Wednesday, 08 July 2020 13:01

The figures tell the story

Written by  Staff Reporters
World Wide Sires says demand for overseas genetics is growing. World Wide Sires says demand for overseas genetics is growing.

The challenge for Kiwi farmers to reduce herd size while maintaining or building production is generating an increase in demand for overseas genetics, says World Wide Sires.

The US genetics company's NZ manager of sales and marketing, Craig Robertson, said the use of high performance genetics – cows capable of averaging more than 700kgMS per year over multiple lactations – is one of the fastest pathways to achieving the industry goal.

“The leap, from the NZ per cow average of 381kgMS (New Zealand Dairy Statistics 2018-2019) can’t be achieved in one season, but a growing number of farmers are setting their sights on transforming their herds, and profit margins, over the next decade.

“Increasing the production of the average New Zealand herd of 435 cows from today’s average of 381kgMS to a modest (by overseas standards) 500kgMS equates to a per cow increase of 119kgMS. At a payout of $6.50 this equates to an additional $336,472 of income. And that’s just the beginning.”

Robertson said, in the last 26 years, average per cow production in New Zealand has increased by just 122kgMS/cow.

“Thanks to genomics, that level of gain is increasing, but too slowly, because of the small database, to achieve the industry aim. To fast-track genetic gain and achieve the consequent profitability and sustainability, farmers need to look overseas to larger and more diverse populations of dairy genetics.

“[WWS] was one of the first companies in the world to launch a successful commercial genomic product and today our active line-up comprises 669 genomic and 347 proven bulls across all breeds.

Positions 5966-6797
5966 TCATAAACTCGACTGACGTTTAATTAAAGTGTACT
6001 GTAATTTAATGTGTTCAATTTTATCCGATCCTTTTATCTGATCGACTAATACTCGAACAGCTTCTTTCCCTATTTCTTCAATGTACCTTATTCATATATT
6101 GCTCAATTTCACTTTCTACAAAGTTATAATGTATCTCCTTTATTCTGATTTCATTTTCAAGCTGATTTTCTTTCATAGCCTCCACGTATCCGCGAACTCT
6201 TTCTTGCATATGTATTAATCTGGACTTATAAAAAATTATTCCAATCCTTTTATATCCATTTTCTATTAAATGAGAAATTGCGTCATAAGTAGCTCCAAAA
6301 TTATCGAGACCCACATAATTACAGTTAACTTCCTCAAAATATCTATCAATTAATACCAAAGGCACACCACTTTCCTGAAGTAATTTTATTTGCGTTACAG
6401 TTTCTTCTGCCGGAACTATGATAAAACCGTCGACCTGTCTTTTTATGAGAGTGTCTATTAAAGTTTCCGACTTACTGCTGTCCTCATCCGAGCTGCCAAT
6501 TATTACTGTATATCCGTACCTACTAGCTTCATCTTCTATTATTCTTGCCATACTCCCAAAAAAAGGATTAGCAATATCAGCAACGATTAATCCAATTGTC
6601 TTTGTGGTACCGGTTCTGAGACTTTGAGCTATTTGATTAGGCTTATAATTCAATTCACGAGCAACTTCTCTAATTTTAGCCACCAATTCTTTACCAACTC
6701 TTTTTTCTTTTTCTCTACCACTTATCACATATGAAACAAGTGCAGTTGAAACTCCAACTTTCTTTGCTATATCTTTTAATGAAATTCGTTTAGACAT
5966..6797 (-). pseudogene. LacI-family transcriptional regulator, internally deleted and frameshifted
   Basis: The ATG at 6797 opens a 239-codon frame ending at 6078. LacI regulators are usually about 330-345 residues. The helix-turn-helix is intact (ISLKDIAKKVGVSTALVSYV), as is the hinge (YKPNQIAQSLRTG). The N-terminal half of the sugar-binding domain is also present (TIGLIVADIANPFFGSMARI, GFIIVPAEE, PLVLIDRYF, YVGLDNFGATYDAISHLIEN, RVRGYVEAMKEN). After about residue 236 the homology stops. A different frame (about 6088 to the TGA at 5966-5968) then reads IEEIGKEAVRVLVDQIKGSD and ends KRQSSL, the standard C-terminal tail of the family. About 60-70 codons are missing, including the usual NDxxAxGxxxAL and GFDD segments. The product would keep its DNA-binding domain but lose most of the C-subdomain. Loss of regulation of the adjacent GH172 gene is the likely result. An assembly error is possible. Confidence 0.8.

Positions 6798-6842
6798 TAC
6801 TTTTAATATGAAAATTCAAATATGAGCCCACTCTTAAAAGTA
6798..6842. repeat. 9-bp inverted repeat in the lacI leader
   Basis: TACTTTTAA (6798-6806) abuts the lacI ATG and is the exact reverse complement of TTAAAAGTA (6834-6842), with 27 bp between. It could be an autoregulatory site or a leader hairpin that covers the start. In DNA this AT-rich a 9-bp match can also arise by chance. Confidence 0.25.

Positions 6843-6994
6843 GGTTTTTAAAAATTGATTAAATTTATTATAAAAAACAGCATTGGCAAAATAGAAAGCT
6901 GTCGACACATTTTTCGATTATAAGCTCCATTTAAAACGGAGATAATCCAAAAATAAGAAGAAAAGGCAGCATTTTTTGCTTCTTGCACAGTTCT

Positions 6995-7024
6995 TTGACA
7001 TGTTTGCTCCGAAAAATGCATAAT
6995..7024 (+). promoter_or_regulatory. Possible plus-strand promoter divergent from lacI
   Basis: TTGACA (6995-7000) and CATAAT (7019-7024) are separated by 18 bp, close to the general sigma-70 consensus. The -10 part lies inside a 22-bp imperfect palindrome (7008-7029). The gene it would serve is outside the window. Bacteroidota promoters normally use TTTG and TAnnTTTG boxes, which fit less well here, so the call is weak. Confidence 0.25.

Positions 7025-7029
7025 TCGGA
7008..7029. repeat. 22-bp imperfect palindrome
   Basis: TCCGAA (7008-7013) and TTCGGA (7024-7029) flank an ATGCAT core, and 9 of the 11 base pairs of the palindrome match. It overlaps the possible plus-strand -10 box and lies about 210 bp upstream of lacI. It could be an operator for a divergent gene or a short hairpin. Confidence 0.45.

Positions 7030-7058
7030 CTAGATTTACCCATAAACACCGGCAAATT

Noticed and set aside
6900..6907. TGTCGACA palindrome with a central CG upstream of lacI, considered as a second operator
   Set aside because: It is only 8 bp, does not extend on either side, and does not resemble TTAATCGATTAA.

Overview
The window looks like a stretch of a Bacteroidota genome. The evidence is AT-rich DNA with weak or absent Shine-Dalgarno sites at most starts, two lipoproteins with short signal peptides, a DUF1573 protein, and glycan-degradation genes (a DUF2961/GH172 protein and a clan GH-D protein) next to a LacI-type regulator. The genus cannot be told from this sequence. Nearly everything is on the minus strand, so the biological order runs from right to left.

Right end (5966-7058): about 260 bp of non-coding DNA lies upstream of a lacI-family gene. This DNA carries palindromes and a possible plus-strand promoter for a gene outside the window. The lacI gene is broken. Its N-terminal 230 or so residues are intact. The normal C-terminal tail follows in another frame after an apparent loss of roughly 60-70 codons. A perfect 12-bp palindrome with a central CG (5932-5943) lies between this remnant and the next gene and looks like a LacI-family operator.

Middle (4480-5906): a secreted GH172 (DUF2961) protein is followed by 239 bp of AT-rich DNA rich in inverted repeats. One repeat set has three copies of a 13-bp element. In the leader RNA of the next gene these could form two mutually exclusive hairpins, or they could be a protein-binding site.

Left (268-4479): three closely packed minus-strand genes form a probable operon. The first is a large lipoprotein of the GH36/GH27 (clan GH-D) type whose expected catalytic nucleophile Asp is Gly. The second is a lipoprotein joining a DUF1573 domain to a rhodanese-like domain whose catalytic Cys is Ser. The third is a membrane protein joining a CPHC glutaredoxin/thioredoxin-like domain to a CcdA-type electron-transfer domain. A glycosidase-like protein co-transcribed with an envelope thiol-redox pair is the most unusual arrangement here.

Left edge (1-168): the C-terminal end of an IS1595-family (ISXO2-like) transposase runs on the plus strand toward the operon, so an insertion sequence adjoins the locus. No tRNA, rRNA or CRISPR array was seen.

“The success of our genomic offering – and farmer confidence – comes down to a predictor group database which includes more than 60,540 proven bulls and 2,063,622 cows across all breeds. There is no larger database in the world that can match that, or the reliability it enables. The correlation between the genomic prediction and what the daughter actually produces is statistically reliable and consistently very high.”

Moving away from generations of commitment to Breeding Worth isn’t done overnight, said Robertson, but faced with the inevitability of a future with fewer, more productive animals, farmers are realising there is an alternative.

More like this

Research ‘overdue but welcome’

The ‘Resilient Dairy’ research launched by LIC at National Fieldays in June is an “overdue but welcome initiative” because New Zealand is lagging in dairy genetics, says genetics company World Wide Sires.

Breed the herd of the future

How to breed the herd of the future will be front of mind for dairy farmers attending Fieldays at Mystery Creek.


Sensitive cows

Dairy cows with no access to outside pasture may have damaged emotional wellbeing.

Good mentors key to success

Rachel Foy's interest in dairying started when, as a 12-year-old, she started relief milking during her school holidays.

Machinery & Products

New telemetry solution

Part of the AGCO stable, Fendt, is introducing Fendt Connect – a new generation telemetry solution for Australian and New…

Case plugs into the future

CNH Industrial has announced that it has completed a minority investment in Monarch Tractor, a US-based agricultural technology company, who…

New trailer lighting

Designed for boat trailers, but probably very useful for anyone using a trailer in conditions exposed to the elements, the…

» The RNG Weather Report

» Latest Print Issues Online

Milking It

Sour taste

A dairy snack for kids made by the Gloriavale Christian Community has been dropped by two distributors because of "reputational"…

Cows in lockdown

OPINION: Over the past year the world has been shown the psychological damage that lockdown can have on human wellbeing.

» Connect with Dairy News

» eNewsletter

Subscribe to our weekly newsletter